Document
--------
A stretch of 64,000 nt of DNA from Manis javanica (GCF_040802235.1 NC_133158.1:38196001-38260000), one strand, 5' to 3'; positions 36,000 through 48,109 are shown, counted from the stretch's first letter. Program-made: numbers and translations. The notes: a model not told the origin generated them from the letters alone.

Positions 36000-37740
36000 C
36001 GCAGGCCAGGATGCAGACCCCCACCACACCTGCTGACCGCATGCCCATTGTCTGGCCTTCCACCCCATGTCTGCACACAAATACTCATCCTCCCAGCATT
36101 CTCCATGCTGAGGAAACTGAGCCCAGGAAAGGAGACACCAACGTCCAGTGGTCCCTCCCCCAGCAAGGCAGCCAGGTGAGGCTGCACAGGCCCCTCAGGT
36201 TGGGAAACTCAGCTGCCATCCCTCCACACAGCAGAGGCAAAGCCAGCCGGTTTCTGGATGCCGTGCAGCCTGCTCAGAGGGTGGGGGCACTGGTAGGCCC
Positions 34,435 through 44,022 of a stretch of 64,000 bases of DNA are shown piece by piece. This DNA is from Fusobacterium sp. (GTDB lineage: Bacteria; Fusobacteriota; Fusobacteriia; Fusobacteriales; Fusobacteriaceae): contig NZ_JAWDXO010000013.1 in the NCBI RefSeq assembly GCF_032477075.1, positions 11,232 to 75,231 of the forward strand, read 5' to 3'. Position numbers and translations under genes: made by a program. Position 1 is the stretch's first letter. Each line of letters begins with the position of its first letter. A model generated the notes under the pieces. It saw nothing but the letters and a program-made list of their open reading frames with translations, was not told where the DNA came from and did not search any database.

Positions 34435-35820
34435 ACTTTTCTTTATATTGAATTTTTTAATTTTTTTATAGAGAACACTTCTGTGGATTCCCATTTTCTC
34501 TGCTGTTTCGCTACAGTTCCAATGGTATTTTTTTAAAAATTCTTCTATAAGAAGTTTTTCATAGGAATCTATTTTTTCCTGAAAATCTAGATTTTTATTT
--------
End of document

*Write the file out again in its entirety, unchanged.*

A stretch of 64,000 nt of DNA from Manis javanica (GCF_040802235.1 NC_133158.1:38196001-38260000), one strand, 5' to 3'; positions 36,000 through 48,109 are shown, counted from the stretch's first letter. Program-made: numbers and translations. The notes: a model not told the origin generated them from the letters alone.

Positions 36000-37740
36000 C
36001 GCAGGCCAGGATGCAGACCCCCACCACACCTGCTGACCGCATGCCCATTGTCTGGCCTTCCACCCCATGTCTGCACACAAATACTCATCCTCCCAGCATT
36101 CTCCATGCTGAGGAAACTGAGCCCAGGAAAGGAGACACCAACGTCCAGTGGTCCCTCCCCCAGCAAGGCAGCCAGGTGAGGCTGCACAGGCCCCTCAGGT
36201 TGGGAAACTCAGCTGCCATCCCTCCACACAGCAGAGGCAAAGCCAGCCGGTTTCTGGATGCCGTGCAGCCTGCTCAGAGGGTGGGGGCACTGGTAGGCCC
Positions 34,435 through 44,022 of a stretch of 64,000 bases of DNA are shown piece by piece. This DNA is from Fusobacterium sp. (GTDB lineage: Bacteria; Fusobacteriota; Fusobacteriia; Fusobacteriales; Fusobacteriaceae): contig NZ_JAWDXO010000013.1 in the NCBI RefSeq assembly GCF_032477075.1, positions 11,232 to 75,231 of the forward strand, read 5' to 3'. Position numbers and translations under genes: made by a program. Position 1 is the stretch's first letter. Each line of letters begins with the position of its first letter. A model generated the notes under the pieces. It saw nothing but the letters and a program-made list of their open reading frames with translations, was not told where the DNA came from and did not search any database.

Positions 34435-35820
34435 ACTTTTCTTTATATTGAATTTTTTAATTTTTTTATAGAGAACACTTCTGTGGATTCCCATTTTCTC
34501 TGCTGTTTCGCTACAGTTCCAATGGTATTTTTTTAAAAATTCTTCTATAAGAAGTTTTTCATAGGAATCTATTTTTTCCTGAAAATCTAGATTTTTATTT